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Nephrol Dial Transplant. 2002;17 Suppl 8:29-32; discussion 39-40.

C-reactive protein a marker for all-cause and cardiovascular mortality in haemodialysis patients.

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Department of Medicine, Division of Nephrology, University Clinic of W├╝rzburg, Germany.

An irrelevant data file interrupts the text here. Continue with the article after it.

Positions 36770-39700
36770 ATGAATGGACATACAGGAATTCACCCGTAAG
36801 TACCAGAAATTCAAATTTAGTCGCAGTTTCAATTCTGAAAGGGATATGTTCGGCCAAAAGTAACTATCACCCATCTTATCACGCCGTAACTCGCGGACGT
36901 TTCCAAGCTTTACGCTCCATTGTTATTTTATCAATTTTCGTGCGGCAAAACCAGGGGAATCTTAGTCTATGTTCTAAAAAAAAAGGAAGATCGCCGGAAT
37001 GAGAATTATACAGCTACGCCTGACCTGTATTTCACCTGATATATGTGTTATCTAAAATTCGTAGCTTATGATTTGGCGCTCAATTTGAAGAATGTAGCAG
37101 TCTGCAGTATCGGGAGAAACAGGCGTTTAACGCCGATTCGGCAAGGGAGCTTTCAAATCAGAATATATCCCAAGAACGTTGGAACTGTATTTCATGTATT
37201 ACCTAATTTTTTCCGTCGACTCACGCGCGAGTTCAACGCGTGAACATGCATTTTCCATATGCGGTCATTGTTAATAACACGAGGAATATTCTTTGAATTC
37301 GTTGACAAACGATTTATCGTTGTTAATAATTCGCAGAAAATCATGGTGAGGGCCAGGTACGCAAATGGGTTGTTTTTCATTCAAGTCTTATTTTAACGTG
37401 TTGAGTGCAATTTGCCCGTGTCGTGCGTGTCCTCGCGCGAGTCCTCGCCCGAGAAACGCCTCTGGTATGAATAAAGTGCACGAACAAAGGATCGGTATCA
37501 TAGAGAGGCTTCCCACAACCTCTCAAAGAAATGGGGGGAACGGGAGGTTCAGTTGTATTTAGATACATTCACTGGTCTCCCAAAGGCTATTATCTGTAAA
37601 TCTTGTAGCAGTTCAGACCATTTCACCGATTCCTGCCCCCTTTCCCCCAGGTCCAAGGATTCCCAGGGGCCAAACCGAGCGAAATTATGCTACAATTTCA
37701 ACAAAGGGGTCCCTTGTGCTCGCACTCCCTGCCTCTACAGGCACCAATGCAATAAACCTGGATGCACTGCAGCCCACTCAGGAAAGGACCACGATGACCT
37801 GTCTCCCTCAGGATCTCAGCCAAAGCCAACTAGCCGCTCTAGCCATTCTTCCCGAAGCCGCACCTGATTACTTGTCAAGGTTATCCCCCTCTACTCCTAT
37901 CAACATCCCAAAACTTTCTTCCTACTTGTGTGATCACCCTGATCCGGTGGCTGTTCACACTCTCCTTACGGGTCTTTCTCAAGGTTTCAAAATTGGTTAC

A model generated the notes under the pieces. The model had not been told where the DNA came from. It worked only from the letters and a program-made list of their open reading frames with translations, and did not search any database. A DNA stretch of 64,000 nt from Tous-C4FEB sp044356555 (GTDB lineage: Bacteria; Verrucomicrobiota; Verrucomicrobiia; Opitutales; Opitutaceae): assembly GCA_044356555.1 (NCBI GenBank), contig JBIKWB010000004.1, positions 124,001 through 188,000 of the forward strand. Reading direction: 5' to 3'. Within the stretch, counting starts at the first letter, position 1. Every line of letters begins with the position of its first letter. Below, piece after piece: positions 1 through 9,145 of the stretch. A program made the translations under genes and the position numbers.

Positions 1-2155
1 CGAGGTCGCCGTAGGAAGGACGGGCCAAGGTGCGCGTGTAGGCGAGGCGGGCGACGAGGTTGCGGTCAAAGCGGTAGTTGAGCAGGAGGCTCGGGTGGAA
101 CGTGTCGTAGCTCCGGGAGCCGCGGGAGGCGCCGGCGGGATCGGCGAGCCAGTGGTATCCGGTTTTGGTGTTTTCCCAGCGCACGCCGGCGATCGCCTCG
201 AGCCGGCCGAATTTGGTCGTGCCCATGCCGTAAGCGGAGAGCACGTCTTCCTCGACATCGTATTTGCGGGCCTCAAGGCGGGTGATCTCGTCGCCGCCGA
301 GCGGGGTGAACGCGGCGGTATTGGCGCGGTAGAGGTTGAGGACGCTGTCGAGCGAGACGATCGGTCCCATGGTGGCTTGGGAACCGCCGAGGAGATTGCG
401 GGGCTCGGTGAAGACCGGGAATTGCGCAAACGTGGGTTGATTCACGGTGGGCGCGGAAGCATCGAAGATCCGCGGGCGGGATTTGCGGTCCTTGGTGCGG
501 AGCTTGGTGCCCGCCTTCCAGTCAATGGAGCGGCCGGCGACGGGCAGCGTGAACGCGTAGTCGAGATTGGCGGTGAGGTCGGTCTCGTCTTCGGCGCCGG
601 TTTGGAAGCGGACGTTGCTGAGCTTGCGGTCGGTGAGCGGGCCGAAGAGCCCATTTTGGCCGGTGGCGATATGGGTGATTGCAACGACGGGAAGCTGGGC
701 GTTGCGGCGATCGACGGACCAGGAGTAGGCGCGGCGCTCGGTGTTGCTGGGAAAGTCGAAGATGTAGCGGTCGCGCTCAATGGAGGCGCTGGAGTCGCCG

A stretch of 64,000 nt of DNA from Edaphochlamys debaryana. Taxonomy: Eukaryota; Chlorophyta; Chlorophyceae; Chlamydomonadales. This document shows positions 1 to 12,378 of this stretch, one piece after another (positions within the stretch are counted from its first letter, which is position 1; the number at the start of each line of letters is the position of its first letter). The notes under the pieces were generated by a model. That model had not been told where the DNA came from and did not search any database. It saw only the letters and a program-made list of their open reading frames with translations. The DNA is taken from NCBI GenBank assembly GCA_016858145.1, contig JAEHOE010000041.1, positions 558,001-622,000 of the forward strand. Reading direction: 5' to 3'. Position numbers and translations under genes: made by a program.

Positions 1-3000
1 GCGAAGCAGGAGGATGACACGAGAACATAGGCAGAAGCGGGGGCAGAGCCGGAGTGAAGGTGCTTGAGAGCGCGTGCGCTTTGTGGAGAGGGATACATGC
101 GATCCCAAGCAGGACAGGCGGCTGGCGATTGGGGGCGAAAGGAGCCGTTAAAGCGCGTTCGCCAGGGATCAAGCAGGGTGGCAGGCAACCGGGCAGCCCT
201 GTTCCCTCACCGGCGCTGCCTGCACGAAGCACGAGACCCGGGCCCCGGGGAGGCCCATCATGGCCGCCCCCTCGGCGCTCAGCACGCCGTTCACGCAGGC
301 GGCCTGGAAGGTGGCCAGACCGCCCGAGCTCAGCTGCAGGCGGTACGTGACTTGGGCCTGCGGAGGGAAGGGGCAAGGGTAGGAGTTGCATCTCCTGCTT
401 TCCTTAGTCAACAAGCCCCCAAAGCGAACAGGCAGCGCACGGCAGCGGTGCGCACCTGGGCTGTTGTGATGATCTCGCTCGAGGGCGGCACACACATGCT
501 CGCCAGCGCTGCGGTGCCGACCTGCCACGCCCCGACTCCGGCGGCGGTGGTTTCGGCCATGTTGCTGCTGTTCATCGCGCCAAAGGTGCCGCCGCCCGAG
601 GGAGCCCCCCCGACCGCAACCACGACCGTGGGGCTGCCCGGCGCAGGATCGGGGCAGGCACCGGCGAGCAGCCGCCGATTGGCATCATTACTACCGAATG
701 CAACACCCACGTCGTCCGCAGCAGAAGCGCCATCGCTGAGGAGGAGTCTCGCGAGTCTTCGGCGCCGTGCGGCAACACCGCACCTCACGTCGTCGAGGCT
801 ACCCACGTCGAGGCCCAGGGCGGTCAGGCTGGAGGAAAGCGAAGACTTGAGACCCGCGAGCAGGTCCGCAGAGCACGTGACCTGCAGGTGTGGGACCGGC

Inflammation is thought to play a central role in the aetiology and outcome of atherosclerosis. C-reactive protein (CRP) is a prominent product of the inflammatory response syndrome and a marker of overall and cardiovascular death in the general population and in dialysis patients. CRP is 5- to 10-fold higher in haemodialysis patients than in healthy controls and clearly is multifactorial in origin. A number of endogenous factors have been identified in vitro [angiotensin II, lipopolysacharide, modified low-density lipoprotein (LDL), advanced glycation end-products, homocysteine, viral infections] which all are able to trigger a nuclear factor (NF)-kappaB-mediated inflammatory, interleukin-6-driven, response via the generation of oxygen free radicals (oxidative stress). In addition, exogenous factors (dialysate endotoxin, vascular access, cuprophane dialyser material) have been identified in clinical studies which are also responsible, at least in part, for high serum CRP levels. Some of these factors function by themselves as non-traditional cardiovascular risk factors. Whether CRP is simply a marker of cardiovascular disease and mortality or whether it is in the causal pathway of the disease remains an open question. Recent data are in favour of a direct involvement in the pathogenesis of disease, since binding of CRP to degraded LDL enhances complement activation and induces the expression of tissue factor.

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